The township had estimated that it would have cost the owner of a home with an average assessment of $249,400 an extra $46 a year in taxes to pay off the proposed bond but Rovell and Nicosia said that residents were facing additional taxes for other debt incurred by the township.
For Nicosia, the plan to replace the 8-decade-old Silver Lake firehouse with a new one on land that NJ Transit would lease to the township just doesn’t make sense.
“We can renovate the existing firehouse for one-quarter of the cost of a new one,” he said.
Moreover, Nicosia said, the proposed new firehouse would be located away from the main road (Franklin St.), in the rear of a self-storage building, and the township would have to build an access road to the facility.
Rovell and Nicosia felt that the proposed new recreation center would be too small to accommodate programs for young and old residents. People would be turned away, they said.
The bond would also fund the purchase of a building across from Township Hall to store municipal archives; installation of a turf soccer field on School 9 property; and upgrading of the municipal senior center; and repaving of Garden Ave.
But all of this planning may be for naught if the bond is overturned.
When asked about the situation, Mayor Ray Kimble said that if the petitions pass muster, “I’ll put a resolution on the table to rescind the bond issue because the people spoke. If there’s something in that bond issue they don’t want, then why should I go against the people?”
Putting the matter to a public vote isn’t practical, Kimble said. “There’s no sense having an election,” he said. “It would cost $60,000 to $70,000.”
By Lisa Pezzolla
Thanksgiving Day in America is a time for friends and family gatherings.
As we sit to enjoy our holiday feast we reminisce about our past holidays. It is a time to offer thanks, a time for holiday parades and giant balloons to brighten a child’s day.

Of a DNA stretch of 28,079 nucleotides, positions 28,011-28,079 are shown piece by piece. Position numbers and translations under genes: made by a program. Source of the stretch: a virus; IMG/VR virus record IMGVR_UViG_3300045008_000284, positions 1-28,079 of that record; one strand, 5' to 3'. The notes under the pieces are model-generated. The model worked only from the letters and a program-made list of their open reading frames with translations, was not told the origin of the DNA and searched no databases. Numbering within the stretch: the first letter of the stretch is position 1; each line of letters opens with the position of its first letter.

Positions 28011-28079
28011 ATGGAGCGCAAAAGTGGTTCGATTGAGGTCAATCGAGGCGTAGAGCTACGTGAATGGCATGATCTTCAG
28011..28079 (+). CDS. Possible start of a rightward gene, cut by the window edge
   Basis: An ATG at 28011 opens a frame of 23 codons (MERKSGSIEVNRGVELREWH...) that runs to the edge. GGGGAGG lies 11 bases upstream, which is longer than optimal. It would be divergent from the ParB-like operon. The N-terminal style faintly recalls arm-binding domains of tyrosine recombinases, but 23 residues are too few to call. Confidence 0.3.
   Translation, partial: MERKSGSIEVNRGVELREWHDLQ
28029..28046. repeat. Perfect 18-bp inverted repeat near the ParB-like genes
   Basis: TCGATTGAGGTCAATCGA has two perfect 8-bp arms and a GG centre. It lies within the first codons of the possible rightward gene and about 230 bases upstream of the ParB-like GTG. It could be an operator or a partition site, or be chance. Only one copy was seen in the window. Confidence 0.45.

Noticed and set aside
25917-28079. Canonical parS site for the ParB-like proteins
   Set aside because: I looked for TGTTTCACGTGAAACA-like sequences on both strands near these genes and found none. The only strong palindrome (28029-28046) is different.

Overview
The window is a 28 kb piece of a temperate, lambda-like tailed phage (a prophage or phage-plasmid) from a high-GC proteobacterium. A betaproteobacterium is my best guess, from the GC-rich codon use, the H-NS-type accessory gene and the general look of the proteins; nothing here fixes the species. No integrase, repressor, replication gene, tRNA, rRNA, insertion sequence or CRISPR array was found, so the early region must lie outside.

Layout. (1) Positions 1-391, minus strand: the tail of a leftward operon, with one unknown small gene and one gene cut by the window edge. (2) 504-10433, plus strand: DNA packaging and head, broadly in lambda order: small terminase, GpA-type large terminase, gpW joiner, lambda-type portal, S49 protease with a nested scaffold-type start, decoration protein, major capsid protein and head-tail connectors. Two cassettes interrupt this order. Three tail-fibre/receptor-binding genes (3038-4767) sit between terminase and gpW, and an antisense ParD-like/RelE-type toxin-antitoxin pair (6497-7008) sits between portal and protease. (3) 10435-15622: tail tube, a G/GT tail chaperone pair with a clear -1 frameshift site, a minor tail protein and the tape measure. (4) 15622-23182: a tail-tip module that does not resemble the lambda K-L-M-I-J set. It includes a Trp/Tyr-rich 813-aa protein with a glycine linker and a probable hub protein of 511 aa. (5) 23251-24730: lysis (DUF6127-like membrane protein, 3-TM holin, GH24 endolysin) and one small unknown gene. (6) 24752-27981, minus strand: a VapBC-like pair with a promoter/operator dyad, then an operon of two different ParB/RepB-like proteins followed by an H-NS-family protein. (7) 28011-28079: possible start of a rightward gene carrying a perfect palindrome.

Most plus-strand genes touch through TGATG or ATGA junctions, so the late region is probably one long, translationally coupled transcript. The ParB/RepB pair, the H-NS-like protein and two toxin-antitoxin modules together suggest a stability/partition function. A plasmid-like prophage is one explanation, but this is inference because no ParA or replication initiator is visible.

It is a time to tell stories and laugh about all the good times for which we have to be thankful.
And it is a time to remember all the great moments we had with our departed loved ones.
On Nov. 18, I had to make the decision to put my “Molly” to sleep. Those of you who visit The Observer, know that she was my little shadow. Thirteen years ago I had rescued her; she was badly abused – it took years of love and attention to build her trust. She was a tough little thing. She had a limp from a broken leg, but always managed to follow me everywhere. She brought such joy to my life and others.
This past Friday, her fighting days came to an end; the look in her eyes told me something was terribly wrong. I took her to Arlington Dog and Cat hospital in Kearny and Marguerite M. Hoey, DVM, took time and patience. Molly was suffering from kidney failure. I made the decision.
I want to thank Dr. Hoey for all her love and tender care she gave Molly and me – her compassion was above and beyond. Her kind words and tears show the love she genuinely has for animals. I am thankful for all the unconditional love that I received from Molly. Rest in peace, my little one.
Have a happy and healthy Thanksgiving!
As November comes to a close, everyone’s other favorite holiday is coming… Black Friday.
Sure, Thanksgiving is all well and good, but let’s face it, in this recession, people are more concerned about saving money on Christmas gifts than being thankful for the idea that they even have the money to buy those gifts.
As in years past, people will be out at all hours of the night, hoping to catch the best deal that they can. Doors to some businesses open at 4 a.m. to accommodate the presumed rush, but are there really any good deals to be had? If you’re in the market for a big screen TV, I’d say yes, but if you’re going for small items or just doing general Christmas shopping, you’re better off waiting until later in the weekend instead of getting up before sunrise.
Will I be huddled with the bargain-chasing masses in front of Wal-Mart at 4 a.m.? There isn’t a shot. The way I see it, if you care about someone enough to buy him or her a gift in the first place, you probably don’t need to wake up at 4 a.m. to get it.